Soria’s season has been messy, so it remains to be seen how long he’ll cede his closer role to Crow. If Corw’s unowned in your league, he needs to be added immediately. There is some risk in trading for him in leagues in which he’s already owned, but the upside is substantial as he does everything you could ask for from a late-game stopper striking out a healthy number of hitters, limiting walks, and inducing a ton of ground balls.

Recommendation: Should be universally owned.

Felipe Paulino| Kansas City| SP/RP| 0 percent Yahoo! ownership
YTD: 4.50 ERA, 1.46 WHIP, 7.88 K/9, 2.63 BB/9, 52.9 percent GB
Oliver ROS: 4.60 ERA, 1.47 WHIP, 7.6 K/9, 4.2 BB/9

Traditionally more of a thrower than a pitcher, Paulino gets a fresh start with the Royals, who hope to get more out of him than his previous employers, the Rockies and Astros. So far so good in 9.1 innings spread between one relief appearance and one start for his new ball club: He’s allowed zero earned runs and, most importantly, walked no hitters.

Blessed with a blazing heater, and a wipeout slider, he’ll need to effectively use either, or both, his curveball and change-up if he hopes to have long-term success replacing Nathan Adcock in the Royals rotation. Fortunate to have most of Wednesday afternoon off, I watched a bit of his turn against the Angels and came away impressed with the way he mixed his pitches to keep hitters off balance. He’s still a work in progress, but Paulino’s strong career strikeout rate, and stuff to support it, make him worth keeping tabs on in deep mixed-leagues and AL-only leagues.

Recommendation: Should be monitored in deep mixed-leagues and AL-only formats.

Justin Masterson| SP/RP| Cleveland| 80 percent Yahoo! ownership
YTD: 3.07 ERA, 1.27 WHIP, 6.26 K/9, 3.19 BB/9, 55.7 percent GB
Oliver ROS: 4.60 ERA, 1.47 WHIP, 7.6 K/9, 4.2 BB/9

Masterson is a rare player who may be sellable to statistically inclined fantasy owners. Not overly lucky, Masterson’s FIP, xFIP and tERA all sit within reasonable range of his ERA. They also don’t tell the whole story with him, though. Masterson has traded some strikeouts for a reduced walk rate, which isn’t necessarily a bad thing, but it leaves something to be desired in the strikeout department. His groundball rate remains fantastic, but his biggest problem remains the same: He still struggles against left handers. Hell on right-handed batters, Masterson’s pitch repertoire simply doesn’t lend itself well to getting southpaws out. Until he adopts a pitch that he can neutralize left-handers with, he’ll remain a pitcher who teases with good starts against right-handed heavy lineups but isn’t consistent enough to rely heavily on in a start-to-start basis.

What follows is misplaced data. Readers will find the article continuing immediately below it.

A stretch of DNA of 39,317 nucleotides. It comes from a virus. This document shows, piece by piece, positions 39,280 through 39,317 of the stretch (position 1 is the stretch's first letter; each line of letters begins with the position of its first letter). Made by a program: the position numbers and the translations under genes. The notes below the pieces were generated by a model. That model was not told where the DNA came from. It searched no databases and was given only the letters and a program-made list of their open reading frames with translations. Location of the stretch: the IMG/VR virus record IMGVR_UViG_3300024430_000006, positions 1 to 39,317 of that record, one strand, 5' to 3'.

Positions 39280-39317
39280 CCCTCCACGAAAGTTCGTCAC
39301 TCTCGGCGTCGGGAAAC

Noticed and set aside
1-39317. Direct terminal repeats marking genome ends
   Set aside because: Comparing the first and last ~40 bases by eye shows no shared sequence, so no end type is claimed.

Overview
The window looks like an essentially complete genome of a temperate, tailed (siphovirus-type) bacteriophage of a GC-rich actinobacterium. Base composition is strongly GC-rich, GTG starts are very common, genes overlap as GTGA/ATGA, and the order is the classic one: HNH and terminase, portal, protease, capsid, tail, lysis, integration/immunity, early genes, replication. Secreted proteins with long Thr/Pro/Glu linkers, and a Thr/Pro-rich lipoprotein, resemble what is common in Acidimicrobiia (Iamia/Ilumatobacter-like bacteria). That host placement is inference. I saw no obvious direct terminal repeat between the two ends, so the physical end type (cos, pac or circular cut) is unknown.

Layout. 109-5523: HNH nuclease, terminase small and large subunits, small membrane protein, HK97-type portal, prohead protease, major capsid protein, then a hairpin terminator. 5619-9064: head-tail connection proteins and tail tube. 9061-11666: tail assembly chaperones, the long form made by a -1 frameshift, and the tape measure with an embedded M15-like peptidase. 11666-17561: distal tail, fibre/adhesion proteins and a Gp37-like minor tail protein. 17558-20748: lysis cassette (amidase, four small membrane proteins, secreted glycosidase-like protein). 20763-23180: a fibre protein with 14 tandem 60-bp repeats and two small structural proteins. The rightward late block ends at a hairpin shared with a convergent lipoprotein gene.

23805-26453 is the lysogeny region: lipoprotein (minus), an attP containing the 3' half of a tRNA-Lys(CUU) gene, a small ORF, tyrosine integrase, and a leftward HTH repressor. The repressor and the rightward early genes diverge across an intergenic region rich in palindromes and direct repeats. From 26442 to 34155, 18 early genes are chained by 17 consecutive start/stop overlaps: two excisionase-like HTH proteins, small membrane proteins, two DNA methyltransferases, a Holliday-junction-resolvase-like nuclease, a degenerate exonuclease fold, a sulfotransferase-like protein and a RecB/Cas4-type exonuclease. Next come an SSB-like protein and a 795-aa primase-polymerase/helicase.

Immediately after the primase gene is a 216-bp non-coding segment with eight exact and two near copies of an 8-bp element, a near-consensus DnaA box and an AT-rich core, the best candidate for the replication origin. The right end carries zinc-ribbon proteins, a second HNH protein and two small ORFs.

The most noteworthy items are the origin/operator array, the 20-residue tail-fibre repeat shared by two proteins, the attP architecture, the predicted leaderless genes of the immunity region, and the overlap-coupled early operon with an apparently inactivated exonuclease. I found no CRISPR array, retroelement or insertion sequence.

Recommendation: Should be owned in some medium-sized mixed-leagues, all large mixed-leagues, and all AL-only formats, but benched against strong left-handed lineups.

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Comments

  1. Jeffrey Gross said...

    I think Masterson’s a trade candidate at this point, if possible.

    His xWHIP is 1.38 (though extreme GB pitchers tend to have higher xWHIPs), and his eFIP is much higher than his xFIP/ERA….

  2. Josh Shepardson said...

    @ Jeffrey

    I was really banking on you posting his xWHIP and eFIP, glad you didn’t disappoint, haha.  I have no Microsoft Office and need to re-download Open Office so I’ve yet to be able to play around with your new gadget.

  3. Will Hatheway said...

    Funny that the Nats have Storen as a supplementary pick for Crow not signing with them as the 9th overall the year before…

  4. jon said...

    Is there an easy way to figure out the handedness of a team’s lineup? I don’t want to look at each individual batter in the lineup my pitcher’s facing.

  5. Josh Shepardson said...

    @jon

    I would imagine opening the team’s roster page their team website or on the site you play fantasy baseball at it ahold show each player’s handedness.  Not 100 percent certain and I’m posting from my phone so I haven’t looked.  Hopefully that’s of some help.

  6. jeffrey gross said...

    “If Corw’s unowned in your league, he needs to be added immediately”

    hehe spelling.

  7. carter said...

    Hi Josh, how goes it?

    Thoughts on Volstad, please? Baseball HQ thinks the signs are favorable. Thanks a lot.

  8. Jos Shepardson said...

    @carter

    Interesting name drop.  I hadn’t looked at ERA/xFIP differential over at FanGraphs in a while, but his is over 2 runs, which is hiding some substantial skills growth.  His strikeout rate isn’t spectacular, but it is respectable, and supported by more swinging strikes this year.  He also has cut back on the walks, which is tremendous, and he’s still inducing a ton of groundballs.  He’s had some poor HR/FB luck as well as poor luck on his strand rate.  His WHIP is unlikely to be better than average-ish because of his ground ball slant (Jeffrey Gross points that out in discussing his xWHIP tool), but you still take the trade off as ground balls are less damaging. 

    Baseball HQ is correct in pointing out favorable signs, Volstad could be helpful in deep mixed leagues and NL-only leagues and is worth monitoring.  Could be an okay option as a pitch-and-ditch in medium sized mixed leagues as well.

  9. Chad said...

    Why list someone like Gordon in a WW review when he’s nearly universally owned?  He was drafted in deeper leagues and has likely never been on the WW in them.

  10. Josh Shepardson said...

    @Chad

    Sorry I didn’t do a better job pointing this out, but beginning last week both myself and Jeffrey decided to include a player worth trading for and one worth shopping as part of the article.  With a significant chunk of the season in the books, a lot of owners are likely looking to deal for players to help shore up statistical categories.  Thus, in addition to our typical coverage of free agents we wanted to add a little something to the column for the time being.  If you (the readers) don’t like the change,  please e-mail us or let us know in the commentary.  Ultimately we aim to please you guys, so feedback is always encouraged.